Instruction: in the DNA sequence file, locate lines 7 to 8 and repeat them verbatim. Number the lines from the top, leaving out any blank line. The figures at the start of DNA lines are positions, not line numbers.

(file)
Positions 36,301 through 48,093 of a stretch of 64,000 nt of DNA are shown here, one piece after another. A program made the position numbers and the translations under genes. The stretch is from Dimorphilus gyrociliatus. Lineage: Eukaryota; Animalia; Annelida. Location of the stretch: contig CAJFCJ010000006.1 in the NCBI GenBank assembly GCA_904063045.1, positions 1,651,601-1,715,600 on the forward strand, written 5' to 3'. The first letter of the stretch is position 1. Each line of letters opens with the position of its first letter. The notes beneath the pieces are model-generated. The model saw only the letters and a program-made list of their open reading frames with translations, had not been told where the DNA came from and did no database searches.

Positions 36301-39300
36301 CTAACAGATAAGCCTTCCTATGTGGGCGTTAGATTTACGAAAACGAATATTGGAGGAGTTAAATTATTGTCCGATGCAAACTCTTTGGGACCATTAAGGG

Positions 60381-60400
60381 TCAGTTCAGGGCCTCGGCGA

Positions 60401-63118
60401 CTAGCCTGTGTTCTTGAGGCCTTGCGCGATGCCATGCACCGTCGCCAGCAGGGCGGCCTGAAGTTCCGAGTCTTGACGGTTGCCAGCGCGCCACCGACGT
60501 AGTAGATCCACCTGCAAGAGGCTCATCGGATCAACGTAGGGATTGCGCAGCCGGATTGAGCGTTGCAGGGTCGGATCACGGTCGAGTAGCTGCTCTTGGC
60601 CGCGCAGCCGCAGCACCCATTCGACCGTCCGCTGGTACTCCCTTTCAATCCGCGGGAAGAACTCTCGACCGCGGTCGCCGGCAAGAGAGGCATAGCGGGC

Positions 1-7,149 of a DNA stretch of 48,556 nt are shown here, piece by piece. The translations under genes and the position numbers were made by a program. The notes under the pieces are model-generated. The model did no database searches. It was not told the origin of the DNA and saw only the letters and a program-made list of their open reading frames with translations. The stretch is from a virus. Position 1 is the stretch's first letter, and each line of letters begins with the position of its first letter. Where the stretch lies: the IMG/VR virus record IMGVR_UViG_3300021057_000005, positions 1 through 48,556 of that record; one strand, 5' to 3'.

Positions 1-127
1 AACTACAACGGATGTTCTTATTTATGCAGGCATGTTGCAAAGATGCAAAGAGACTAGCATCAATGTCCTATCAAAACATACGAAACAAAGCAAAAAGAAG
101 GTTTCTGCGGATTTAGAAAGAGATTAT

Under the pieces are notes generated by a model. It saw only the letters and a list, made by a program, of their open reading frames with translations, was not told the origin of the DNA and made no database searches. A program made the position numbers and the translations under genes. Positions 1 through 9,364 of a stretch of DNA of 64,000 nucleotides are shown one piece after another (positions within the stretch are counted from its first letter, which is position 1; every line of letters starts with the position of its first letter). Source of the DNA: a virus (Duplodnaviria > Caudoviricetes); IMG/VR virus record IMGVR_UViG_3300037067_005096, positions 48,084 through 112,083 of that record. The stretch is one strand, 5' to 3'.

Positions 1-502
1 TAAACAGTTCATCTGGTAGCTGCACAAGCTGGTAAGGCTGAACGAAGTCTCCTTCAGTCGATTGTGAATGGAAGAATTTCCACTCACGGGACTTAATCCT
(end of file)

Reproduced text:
60401 CTAGCCTGTGTTCTTGAGGCCTTGCGCGATGCCATGCACCGTCGCCAGCAGGGCGGCCTGAAGTTCCGAGTCTTGACGGTTGCCAGCGCGCCACCGACGT
60501 AGTAGATCCACCTGCAAGAGGCTCATCGGATCAACGTAGGGATTGCGCAGCCGGATTGAGCGTTGCAGGGTCGGATCACGGTCGAGTAGCTGCTCTTGGC